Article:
Aggressive mortgage program houses Alaska Natives

ANCHORAGE, Alaska - One of the pioneer efforts to encourage private lenders to make mortgages to Native Americans has seen its 350th loan close and is looking forward to 100 financing efforts a year.

Norman A. Kallender, Athabascan, who is director of the HOME Loan Program for Cook Inlet Housing Authority, was in the process of closing two more loans in his Anchorage office.

The Indian housing authority is affiliated with Cook Inlet Region Inc., the Native corporation that counts Anchorage, the Kenai Peninsula and the Mat-Su region in its service area.

Kallender said it closed its first loan in 1993, years before the Native American Housing Assistance and Self Determination Act of 1996 was passed to encourage tribal housing entities to become partners with private lenders to stretch housing allotments.

Alaska Natives and American Indians in the Anchorage area have been served and Cook Inlet expanded to a rural program which closed another 23 loans.

With pride, Kallender notes his program won a Department of Housing and Urban Development HOME Best Practices award, and that other areas, like the Nome Eskimo community, want to copy it. He said just two of his 350 borrowers have defaulted.

Key to the success of the HOME program is the housing authority subsidy which gives lenders needed comfort to extend a mortgage for the balance. The Rural HOME Loan Program extends even deeper subsidies.

From just a couple of lenders in its early years, the program now works through 17 different financial institutions, including banks, mortgage bankers and credit unions. The banks include National Bank of Alaska and First National Bank of Anchorage. The Alaska Housing Finance Corp. facilitates the loans.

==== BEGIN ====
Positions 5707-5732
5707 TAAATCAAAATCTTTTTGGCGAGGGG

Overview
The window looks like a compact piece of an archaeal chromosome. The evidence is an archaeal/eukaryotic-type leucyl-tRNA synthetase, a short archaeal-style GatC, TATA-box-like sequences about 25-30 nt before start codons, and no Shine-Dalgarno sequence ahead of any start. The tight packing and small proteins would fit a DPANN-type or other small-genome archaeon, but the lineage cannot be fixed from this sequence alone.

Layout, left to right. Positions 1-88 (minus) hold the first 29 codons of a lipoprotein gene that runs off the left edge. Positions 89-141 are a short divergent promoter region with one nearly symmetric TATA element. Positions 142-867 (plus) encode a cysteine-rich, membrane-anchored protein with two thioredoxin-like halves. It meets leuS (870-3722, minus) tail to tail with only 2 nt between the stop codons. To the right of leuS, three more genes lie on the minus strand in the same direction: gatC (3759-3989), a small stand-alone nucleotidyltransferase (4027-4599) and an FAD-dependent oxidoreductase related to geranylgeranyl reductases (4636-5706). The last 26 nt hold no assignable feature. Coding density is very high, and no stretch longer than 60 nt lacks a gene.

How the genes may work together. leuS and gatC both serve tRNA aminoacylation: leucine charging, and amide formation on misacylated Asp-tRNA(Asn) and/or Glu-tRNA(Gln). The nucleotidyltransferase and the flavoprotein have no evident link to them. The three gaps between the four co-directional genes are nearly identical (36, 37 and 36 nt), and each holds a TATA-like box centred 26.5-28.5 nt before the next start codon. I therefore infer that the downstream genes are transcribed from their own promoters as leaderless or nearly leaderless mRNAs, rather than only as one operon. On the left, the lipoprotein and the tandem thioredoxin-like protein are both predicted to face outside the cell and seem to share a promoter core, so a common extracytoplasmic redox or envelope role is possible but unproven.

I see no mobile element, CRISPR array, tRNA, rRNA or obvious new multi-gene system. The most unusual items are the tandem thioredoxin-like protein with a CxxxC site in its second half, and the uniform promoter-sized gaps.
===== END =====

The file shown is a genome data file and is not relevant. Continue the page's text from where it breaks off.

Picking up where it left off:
"It reduces risk for lenders. They really embrace our program," Kallender says. CIHA does not act as a broker for any of the lenders, merely states who participates.

Cook Inlet will extend a forgivable "soft second" mortgage to a tribal member, which amounts to 20 percent of the purchase price, plus 2 percent of the loan for a down payment and 4 percent of the loan for closing costs.

Average purchase price is about $123,000, meaning CIHA has helped finance some $40 million of private mortgage money. Average size of the homes is between 1,100 to 1,200 square feet, Kallender says.

It has targeted Native areas of Alaska, such as the Mountain View and Fairview neighborhoods, for special emphasis. It has 350 pending applications of which 112 are eligible for the program. Applicants have to be at or below 80 percent of area median income.

This year, the program received $3.5 million in NAHASDA money to fund its efforts, the same last year. Its target is 100 homes per year.

Kallender says his housing authority had to sift through 3,000 applications to find 350 qualified applicants, and he said, "Education is the biggest problem."

On the rural side, the IHA gives a grant of $25,000 per qualified applicant, and the Affordable Housing Program of the Federal Home Loan Bank of Seattle gives $10,000 for down-payment assistance, in addition to its usual purchase price buy-down.

Of the 23 loans closed in the program, only four have gone to Alaska Native families. Kallender said he would like to see the program bump up its purchase price buy-down to 40 percent to build Native lending in rural areas.